In addition to not knowing any compelling reason or evidence for believing in rebirth, I have some concern about unfortunate beliefs built on this idea. For example, I have known people who have decided to postpone committing themselves to the liberation practices of Buddhism until some future lifetime, ideally the next one. Rather than motivating people to practice, the belief in rebirth can function as a disincentive. Another derivative of believing in rebirth is the tendency to explain a person’s current situation by ideas of what the person did in past lifetimes. This is unfortunate when it becomes a substitute to serious investigation into causes and conditions at work in this lifetime. If someone’s illness is caused by actions done in a past life, what value is there in understanding current causes? If current causes are what need to be addressed, what value is there in knowing past life causes? One of the saddest applications of rebirth theory is the belief that one’s social caste or position is pre-determined by past-life karma and that one must passively accept this for this lifetime.
Can there be Buddhism without belief in rebirth? Has the concept of past and future lifetimes always been integral to Buddhism? Some evidence exists in the Pali canon suggesting that in the earliest, formative period of Buddhism in India, the Buddha’s path of practice was, at times, taught independent of rebirth.
My favorite example of this is how the Buddha taught his son Rahula. A remarkable trilogy of suttas from the Middle Length Discourses details how the Buddha instructed his son in the three trainings of virtue, samadhi, and wisdom. None of these suttas make any reference to rebirth. Through the three trainings, the Buddha offers a path that leads his son to liberation that is not dependent on ideas of rebirth. It might be argued that the notions of multiple lives and freedom from the cycles of rebirth were assumed in these teachings. If we did not find other examples of the practice offered independent of rebirth this would be a reasonable assumption.
The entire collection of teachings found in the Atthakavagga, on of the anthologies in the Sutta Nipata, contains almost no reference to rebirth except for brief, and non-approving reference to people who do believe in this. The Atthakavagga also lacks any mention that the goal of liberation involved freedom from the cycles of birth and death. Instead, the Buddha in this canonical Theravada text consistently and forcefully champions a goal of peace and liberation attainable in this life. He also eloquently teaches a path of not clinging to any views, including, explicitly, “views about becoming or non-becoming,” i.e., any views of existence or non-existence, past, present, or future.
Many scholars of early Buddhism believe the Atthakavagga is among the oldest Buddhist teachings that survive, older than most of the Pali Suttas. Even if the text is not the earliest Buddhist teachings that survive, the consistent message of the Atthakavagga does suggest that at an early date at least part of the Buddhist tradition presented the practice without recourse to notions of rebirth.
I believe it is also significant that the Buddha’s various pithy summaries of his teachings similarly make no mention of ideas of rebirth. The much-quoted passage from the Dhammapada (183) simply states that the teachings of the Buddha’s consist of “Doing no evil, engaging in what is skillful, and purifying the mind.” When his foster mother asked for the Dharma in brief that she could use for her own practice, the Buddha taught that she could personally know the Dharma through the presence and absence of 16 mental qualities (Numerical Discourses 8.53). In the records we have of the Buddha approving of the teachings of his disciples, none of these teachings make reference to ideas of rebirth. In contrast, one of the Buddha’s strongest denunciations of a disciple’s teachings was of Ven. Sati’s idea that consciousness is reborn (Middle Length Discourse #38).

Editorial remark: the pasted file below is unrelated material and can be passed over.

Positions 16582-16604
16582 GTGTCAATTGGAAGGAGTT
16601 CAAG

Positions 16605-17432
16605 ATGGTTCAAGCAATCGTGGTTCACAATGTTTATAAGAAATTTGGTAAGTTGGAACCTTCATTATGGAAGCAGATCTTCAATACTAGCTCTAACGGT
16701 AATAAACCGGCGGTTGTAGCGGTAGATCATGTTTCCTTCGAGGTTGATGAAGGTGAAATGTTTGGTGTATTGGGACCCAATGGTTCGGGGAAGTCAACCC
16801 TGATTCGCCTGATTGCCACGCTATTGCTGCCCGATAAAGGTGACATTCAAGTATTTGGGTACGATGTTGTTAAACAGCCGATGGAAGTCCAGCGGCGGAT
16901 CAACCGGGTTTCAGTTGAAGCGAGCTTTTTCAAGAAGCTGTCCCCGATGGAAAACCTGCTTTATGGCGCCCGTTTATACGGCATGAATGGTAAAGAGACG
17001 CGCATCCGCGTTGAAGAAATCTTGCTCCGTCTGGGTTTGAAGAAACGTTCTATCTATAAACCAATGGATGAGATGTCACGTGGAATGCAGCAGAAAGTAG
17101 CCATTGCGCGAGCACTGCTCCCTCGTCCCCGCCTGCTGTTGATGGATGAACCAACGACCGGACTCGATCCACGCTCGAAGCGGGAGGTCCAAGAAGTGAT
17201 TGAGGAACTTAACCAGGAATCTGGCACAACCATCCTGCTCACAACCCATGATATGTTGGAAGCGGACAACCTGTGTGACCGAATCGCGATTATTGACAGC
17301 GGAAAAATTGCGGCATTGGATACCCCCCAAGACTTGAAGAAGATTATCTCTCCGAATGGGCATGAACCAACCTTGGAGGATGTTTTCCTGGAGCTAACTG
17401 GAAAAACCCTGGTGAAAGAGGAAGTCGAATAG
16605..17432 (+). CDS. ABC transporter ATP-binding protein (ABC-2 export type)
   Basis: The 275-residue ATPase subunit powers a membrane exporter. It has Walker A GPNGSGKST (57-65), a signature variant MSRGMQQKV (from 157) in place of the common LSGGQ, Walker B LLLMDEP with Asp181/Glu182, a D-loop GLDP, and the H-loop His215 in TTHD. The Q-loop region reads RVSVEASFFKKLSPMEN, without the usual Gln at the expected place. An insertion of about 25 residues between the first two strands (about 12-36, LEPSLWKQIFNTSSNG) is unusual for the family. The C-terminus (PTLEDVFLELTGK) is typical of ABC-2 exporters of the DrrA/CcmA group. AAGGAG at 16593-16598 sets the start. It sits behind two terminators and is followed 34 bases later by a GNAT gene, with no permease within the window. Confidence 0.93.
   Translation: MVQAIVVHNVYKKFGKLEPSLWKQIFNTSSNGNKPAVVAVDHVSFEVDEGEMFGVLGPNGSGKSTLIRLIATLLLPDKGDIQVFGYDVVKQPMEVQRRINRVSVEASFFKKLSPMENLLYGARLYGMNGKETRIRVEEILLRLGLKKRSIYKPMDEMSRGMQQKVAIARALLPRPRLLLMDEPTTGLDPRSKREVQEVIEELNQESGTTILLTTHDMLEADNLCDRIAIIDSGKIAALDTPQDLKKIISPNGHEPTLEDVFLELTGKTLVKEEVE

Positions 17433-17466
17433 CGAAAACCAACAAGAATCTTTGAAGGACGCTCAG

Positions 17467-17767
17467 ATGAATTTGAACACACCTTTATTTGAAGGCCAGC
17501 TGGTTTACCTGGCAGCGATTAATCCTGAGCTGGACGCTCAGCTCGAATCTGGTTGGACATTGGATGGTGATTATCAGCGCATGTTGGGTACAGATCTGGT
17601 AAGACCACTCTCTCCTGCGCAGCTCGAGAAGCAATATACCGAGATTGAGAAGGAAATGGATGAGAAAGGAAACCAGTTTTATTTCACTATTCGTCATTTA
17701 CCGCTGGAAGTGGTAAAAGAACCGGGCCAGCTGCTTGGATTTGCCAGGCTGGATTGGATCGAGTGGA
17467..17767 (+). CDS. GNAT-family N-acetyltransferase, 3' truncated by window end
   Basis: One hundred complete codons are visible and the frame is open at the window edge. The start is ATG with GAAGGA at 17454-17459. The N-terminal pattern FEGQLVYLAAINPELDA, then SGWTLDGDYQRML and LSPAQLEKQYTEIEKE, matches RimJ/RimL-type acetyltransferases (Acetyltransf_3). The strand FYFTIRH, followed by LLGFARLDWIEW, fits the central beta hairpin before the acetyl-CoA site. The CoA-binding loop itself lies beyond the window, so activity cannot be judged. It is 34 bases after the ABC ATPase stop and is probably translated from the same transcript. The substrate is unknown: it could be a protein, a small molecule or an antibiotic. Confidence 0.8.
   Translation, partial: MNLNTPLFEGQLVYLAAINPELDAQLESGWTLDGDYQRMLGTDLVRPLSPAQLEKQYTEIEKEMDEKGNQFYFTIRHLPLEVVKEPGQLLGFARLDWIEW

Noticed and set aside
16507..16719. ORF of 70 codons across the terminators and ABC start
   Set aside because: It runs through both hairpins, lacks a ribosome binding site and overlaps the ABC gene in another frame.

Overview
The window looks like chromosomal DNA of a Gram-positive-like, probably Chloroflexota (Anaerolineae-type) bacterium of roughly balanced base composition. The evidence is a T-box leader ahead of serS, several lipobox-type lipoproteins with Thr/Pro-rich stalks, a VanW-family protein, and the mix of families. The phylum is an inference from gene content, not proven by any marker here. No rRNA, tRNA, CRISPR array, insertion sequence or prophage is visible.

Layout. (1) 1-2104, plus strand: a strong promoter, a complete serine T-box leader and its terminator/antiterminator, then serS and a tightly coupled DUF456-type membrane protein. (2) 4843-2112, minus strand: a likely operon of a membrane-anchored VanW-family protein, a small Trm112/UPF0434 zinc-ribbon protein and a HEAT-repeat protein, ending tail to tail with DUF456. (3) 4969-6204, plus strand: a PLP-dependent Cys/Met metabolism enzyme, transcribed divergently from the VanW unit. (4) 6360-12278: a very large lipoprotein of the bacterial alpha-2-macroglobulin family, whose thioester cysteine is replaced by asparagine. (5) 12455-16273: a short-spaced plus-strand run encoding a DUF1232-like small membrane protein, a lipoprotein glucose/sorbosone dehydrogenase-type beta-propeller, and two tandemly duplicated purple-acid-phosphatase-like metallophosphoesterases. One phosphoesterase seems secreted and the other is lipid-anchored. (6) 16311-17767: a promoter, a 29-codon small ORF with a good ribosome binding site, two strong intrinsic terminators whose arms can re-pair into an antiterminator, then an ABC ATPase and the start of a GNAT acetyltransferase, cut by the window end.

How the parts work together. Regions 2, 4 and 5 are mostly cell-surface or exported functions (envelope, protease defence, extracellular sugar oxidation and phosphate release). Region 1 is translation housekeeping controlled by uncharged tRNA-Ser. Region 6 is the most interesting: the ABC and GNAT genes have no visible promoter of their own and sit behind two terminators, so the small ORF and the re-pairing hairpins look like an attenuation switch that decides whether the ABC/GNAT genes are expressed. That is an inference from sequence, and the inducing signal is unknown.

And finally, when the Buddha encouraged his disciples to memorize specific teachings, none of these teachings mention rebirth. In fact, the teachings of a text called An Auspisious Day so strongly emphasizes this life that it advises against longing for the future (The Bhaddekaratta Sutta, Middle Length Discourse #131).
Not only do the most central teachings and realizations of Buddhism not require belief in rebirth, some seem to raise doubt about it. The prime example is the teaching and insight into not-self. The Buddha quite clearly taught that self cannot be found in the body, feelings, perceptions, mental fabrications, and most significantly for this essay, in consciousness. What is it, then, that persists so that it is possible to speak about someone being reborn? So far in my studies of Buddhism I have not discovered an adequate theory of how rebirth is supposed to occur. Nor does it make sense to talk about personal continuity when everything we customarily use for establishing our sense of self (convincing as it might be), is not really “self.”
So, in considering whether I should believe in rebirth, I have so far not encountered the necessary evidence for the belief. Just as important, I have not found a reason why such a belief would be necessary to motivate my practice. And even if I could think of such a reason, I would still need some evidence. For me to believe without proof goes against the lessons in integrity and careful discernment I have learned from Buddhism itself. In the meantime, I hope to remain unattached to any views that might be for, against, or agnostic about rebirth. I believe that peace is found in not clinging.
 Three reasons are commonly given as evidence the Atthakavagga is early: 1) the language is more archaic than what is found in the suttas, 2) the Atthakavagga is mentioned by name in other parts of the early canon, and so must predate these parts of the canon, and 3) the kind of monastic life depicted in the text seems to pre-date the establishment of monastic community and so refers to the earliest years of the Buddha’s teaching activity.